When your editor took time yesterday to discuss how infighting among congressional Republicans would make any reauthorization of the No Child Left Behind Act unlikely, he didn’t fully expect that the sparring would doom the prospects of John Kline getting his own plan passed out of the House today. Yet House Education and the Workforce Committee Chairman, who has long posed himself as a stalwart adherent of movement conservatism (even as he champions increased subsidies for special education ghettos and evisceration of accountability for federal spending), is battling with true-believers within his own caucus over whether his plan for reauthorizing the law was adherent enough to their interpretation of ideology.
Earlier today, House Republican leadership recessed debate on Kline’s No Child plan, the Student Success Act, without so much as a vote on the full bill after conservative true-believers within the caucus threatened to vote against it. The bill has since been withdrawn from further consideration.
Spurred in part by their ire toward Speaker John Boehner (against whom they spurred a revolt last month), a manifesto issued last week by a group of even-less sensible erstwhile school reformers such as Hoover Institution’s Williamson Evers and Lindsey Burke of the Heritage Foundation, and the not-so-subtle threats of being primaried by Heritage’s political action wing and the Club for Growth, the true-believers claim Kline’s plan doesn’t do enough to “[get] Washington out of the business of running America’s schools” as his committee’s mouthpieces proclaim.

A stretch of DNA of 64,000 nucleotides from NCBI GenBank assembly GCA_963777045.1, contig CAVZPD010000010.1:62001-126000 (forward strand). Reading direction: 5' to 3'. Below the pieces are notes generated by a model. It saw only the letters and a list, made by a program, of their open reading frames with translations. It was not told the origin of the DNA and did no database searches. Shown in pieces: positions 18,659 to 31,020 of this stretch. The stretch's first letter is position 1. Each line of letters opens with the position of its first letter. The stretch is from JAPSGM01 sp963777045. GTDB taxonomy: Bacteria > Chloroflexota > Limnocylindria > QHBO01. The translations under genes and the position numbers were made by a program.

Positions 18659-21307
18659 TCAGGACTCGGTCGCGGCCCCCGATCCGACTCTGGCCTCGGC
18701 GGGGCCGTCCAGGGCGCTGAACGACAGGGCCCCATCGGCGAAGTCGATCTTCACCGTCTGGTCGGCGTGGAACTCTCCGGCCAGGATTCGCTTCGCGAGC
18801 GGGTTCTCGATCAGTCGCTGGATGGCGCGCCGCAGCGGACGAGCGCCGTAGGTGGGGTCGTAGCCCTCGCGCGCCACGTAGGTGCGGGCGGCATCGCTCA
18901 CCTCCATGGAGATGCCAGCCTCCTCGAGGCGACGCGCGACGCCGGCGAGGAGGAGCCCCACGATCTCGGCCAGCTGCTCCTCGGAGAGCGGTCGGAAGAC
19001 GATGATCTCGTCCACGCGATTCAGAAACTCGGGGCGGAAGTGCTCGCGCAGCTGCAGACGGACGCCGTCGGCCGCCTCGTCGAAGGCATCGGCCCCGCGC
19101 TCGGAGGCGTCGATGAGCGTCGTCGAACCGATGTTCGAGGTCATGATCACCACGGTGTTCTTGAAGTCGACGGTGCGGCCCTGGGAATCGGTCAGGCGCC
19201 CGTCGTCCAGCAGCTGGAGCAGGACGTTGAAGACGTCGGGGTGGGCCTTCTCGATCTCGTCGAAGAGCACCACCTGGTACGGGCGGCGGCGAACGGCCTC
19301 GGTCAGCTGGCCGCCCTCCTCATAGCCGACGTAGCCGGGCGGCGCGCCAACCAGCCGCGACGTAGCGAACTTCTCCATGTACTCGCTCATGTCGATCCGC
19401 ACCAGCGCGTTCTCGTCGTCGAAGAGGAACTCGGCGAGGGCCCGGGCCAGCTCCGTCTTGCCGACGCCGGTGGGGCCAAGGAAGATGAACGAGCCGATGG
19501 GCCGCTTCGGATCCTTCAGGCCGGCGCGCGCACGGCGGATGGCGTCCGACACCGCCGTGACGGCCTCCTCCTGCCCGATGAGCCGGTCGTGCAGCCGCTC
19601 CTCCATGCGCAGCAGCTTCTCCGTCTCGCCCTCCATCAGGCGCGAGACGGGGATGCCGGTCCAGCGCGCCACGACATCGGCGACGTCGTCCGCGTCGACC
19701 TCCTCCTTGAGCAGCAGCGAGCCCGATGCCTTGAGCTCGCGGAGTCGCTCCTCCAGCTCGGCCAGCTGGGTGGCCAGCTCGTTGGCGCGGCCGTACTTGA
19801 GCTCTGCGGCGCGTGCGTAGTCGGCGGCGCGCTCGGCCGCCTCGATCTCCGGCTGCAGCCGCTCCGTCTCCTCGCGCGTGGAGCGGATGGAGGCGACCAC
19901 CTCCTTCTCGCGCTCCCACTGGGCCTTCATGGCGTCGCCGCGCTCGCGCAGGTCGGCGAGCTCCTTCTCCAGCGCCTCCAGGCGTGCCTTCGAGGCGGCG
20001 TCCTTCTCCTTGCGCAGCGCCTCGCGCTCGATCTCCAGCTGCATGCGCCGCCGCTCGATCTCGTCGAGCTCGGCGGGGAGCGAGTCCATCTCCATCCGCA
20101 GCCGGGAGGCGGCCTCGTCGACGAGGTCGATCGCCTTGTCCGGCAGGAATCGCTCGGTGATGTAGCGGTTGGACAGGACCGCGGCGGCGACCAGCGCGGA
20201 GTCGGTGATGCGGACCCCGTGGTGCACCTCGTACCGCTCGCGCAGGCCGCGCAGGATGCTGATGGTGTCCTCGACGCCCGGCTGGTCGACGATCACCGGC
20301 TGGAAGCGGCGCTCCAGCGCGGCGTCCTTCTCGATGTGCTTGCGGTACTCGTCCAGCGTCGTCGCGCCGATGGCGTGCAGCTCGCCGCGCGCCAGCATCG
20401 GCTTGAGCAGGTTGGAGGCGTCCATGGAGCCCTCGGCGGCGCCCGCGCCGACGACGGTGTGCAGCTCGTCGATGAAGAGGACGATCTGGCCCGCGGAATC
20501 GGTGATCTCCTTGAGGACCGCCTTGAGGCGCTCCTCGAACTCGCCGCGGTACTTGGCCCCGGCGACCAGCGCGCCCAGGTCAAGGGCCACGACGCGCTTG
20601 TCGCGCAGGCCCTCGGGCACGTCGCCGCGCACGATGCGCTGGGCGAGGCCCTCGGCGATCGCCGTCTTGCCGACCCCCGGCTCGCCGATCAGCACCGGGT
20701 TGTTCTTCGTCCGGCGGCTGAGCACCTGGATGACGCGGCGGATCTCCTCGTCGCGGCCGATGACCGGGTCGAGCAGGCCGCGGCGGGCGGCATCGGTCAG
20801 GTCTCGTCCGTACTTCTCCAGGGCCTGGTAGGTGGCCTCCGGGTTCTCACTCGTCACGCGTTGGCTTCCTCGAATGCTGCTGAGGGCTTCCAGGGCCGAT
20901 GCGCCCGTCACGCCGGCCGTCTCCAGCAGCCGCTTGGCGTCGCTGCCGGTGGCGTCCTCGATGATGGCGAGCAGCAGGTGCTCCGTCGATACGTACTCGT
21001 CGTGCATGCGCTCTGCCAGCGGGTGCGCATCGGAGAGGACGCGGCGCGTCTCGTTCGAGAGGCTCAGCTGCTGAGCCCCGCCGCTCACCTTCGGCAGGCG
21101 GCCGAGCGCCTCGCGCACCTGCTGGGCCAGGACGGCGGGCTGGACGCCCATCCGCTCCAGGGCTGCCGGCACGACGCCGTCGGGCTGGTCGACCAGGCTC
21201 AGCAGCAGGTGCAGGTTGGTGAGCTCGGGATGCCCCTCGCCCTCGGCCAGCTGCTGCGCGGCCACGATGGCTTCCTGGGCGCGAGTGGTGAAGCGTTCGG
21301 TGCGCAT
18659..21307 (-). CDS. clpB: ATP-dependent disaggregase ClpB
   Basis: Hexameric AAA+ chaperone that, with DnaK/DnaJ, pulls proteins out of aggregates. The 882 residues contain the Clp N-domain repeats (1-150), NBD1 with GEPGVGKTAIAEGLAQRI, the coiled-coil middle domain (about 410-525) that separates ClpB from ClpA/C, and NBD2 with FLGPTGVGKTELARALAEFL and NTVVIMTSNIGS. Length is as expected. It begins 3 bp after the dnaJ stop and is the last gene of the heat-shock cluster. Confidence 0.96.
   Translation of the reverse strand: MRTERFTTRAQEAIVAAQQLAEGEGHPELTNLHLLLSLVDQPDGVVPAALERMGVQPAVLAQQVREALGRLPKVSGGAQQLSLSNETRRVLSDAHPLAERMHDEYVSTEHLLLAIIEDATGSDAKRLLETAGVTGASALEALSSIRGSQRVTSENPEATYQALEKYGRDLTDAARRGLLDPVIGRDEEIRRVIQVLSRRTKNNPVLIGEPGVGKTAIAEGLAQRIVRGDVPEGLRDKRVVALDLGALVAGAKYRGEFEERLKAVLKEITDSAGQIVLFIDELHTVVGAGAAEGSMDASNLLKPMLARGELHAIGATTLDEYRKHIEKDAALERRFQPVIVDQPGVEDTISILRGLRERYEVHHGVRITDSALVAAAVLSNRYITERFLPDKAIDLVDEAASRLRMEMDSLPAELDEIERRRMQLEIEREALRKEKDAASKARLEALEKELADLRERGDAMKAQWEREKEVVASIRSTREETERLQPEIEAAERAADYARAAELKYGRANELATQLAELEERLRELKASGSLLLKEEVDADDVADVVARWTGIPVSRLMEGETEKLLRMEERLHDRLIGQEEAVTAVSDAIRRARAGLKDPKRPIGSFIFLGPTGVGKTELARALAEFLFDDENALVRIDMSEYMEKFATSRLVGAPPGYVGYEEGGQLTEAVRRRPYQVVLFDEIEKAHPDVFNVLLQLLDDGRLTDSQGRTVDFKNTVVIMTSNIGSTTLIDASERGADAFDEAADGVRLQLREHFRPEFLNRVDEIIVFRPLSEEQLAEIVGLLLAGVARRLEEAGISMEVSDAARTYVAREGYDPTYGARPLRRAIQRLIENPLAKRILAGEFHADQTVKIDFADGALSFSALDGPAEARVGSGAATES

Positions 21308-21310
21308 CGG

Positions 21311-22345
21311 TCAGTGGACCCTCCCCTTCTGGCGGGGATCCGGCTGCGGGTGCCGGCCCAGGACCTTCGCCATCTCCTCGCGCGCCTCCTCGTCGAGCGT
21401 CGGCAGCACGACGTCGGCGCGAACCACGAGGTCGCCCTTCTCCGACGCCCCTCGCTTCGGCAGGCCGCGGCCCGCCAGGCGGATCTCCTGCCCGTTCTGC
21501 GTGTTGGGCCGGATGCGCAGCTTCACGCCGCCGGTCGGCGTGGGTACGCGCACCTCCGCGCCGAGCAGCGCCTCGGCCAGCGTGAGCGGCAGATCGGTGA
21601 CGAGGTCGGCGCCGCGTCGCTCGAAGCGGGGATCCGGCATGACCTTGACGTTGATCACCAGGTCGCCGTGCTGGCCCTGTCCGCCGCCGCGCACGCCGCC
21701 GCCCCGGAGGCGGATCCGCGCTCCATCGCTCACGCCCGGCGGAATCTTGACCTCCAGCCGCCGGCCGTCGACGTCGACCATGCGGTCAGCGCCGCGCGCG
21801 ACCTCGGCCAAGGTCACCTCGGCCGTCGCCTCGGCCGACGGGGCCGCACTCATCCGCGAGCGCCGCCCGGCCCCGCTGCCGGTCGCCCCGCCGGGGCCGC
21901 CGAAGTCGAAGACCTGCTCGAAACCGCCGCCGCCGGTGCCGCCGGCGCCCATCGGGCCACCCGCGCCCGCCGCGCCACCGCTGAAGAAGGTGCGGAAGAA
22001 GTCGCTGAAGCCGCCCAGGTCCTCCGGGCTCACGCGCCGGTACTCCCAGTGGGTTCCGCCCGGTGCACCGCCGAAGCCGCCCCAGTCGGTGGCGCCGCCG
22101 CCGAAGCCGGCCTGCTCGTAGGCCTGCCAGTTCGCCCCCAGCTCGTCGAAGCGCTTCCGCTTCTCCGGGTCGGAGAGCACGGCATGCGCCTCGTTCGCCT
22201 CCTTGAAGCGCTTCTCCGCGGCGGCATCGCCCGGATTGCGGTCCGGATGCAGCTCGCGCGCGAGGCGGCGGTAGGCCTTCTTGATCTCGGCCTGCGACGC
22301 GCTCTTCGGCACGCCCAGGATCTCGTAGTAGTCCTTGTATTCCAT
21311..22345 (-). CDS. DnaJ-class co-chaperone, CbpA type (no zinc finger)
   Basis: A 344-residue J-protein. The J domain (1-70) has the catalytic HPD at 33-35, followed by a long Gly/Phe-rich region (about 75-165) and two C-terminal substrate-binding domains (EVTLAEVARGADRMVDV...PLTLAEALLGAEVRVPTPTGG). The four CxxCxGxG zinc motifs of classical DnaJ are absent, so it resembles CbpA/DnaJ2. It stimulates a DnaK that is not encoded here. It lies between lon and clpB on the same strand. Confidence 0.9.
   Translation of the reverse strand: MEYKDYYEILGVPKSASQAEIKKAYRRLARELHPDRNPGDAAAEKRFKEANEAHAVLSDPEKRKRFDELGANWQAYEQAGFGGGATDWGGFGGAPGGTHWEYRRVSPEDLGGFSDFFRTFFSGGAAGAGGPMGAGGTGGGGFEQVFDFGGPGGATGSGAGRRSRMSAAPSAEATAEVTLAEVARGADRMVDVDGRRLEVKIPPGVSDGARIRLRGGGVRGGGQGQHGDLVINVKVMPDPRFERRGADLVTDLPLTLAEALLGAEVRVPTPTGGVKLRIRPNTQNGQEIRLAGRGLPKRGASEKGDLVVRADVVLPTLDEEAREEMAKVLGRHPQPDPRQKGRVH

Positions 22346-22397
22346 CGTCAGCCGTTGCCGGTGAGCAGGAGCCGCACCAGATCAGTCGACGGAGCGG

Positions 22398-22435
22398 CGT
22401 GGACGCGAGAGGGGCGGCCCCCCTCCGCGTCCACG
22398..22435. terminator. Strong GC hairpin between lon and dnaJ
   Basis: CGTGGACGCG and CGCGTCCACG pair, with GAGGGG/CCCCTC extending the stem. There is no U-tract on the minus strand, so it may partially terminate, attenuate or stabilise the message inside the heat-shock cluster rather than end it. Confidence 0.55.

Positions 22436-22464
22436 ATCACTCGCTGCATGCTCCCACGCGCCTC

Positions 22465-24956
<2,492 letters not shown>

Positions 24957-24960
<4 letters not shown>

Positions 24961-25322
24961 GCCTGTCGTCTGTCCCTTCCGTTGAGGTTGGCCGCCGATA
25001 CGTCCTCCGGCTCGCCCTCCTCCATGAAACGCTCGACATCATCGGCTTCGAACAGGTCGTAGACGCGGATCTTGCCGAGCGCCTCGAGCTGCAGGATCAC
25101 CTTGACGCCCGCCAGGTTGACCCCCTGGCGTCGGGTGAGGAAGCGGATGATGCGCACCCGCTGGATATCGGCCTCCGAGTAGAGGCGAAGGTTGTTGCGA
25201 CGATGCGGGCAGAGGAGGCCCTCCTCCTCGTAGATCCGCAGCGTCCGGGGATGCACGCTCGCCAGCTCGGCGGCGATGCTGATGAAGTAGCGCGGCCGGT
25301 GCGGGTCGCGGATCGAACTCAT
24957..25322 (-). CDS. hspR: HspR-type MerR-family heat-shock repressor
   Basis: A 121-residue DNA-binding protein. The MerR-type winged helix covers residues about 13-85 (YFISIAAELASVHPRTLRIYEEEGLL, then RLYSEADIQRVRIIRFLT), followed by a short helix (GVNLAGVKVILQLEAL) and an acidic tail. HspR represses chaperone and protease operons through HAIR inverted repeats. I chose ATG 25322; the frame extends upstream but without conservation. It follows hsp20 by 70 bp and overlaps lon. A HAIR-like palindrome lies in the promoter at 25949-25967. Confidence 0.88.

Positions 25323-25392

With at least 31 House Republicans likely to vote against House Resolution 5, Kline is scrambling to get at least some of those members back on board to pass it. In fact, he even canceled a trip to a school in Washington, D.C.’s Anacostia neighborhood to whip up support. He needs all the help he can get. House Democrats have already made clear that they will only support a proposed No Child reauthorization that they cobbled together over the past two days. President Obama’s announcement that he will veto H.R. 5 if it somehow managed to gain Senate approval (which was going to be unlikely anyway), along with the desire among congressional Democrats to deny Republicans any legislative victory (as well as stop them from rolling back Obama’s legacy on education policy) has all but assured that no Democrat will come to Kline’s side.
Kline also can’t count on either Boehner or Majority Leader Kevin McCarthy. They are far too busy battling with Senate Majority Leader Mitch McConnell over a version of a funding bill for the Department of Homeland Security that leaves out a poison pill kiboshing the Obama Administration’s executive order temporarily staying deportation for five million undocumented emigres. Given that Boehner and McCarthy will likely have to pass that legislation over the ire of Nativists and conservative true-believers, they are unlikely to do more on Kline’s behalf other than some tepid vote-whipping. [Update (5:25 p.m.): Boehner and McCarthy couldn’t even gain passage of a stopgap measure to finance Homeland Security operations for a three-month period. Fifty two of 243 House Republicans voted against the bill.]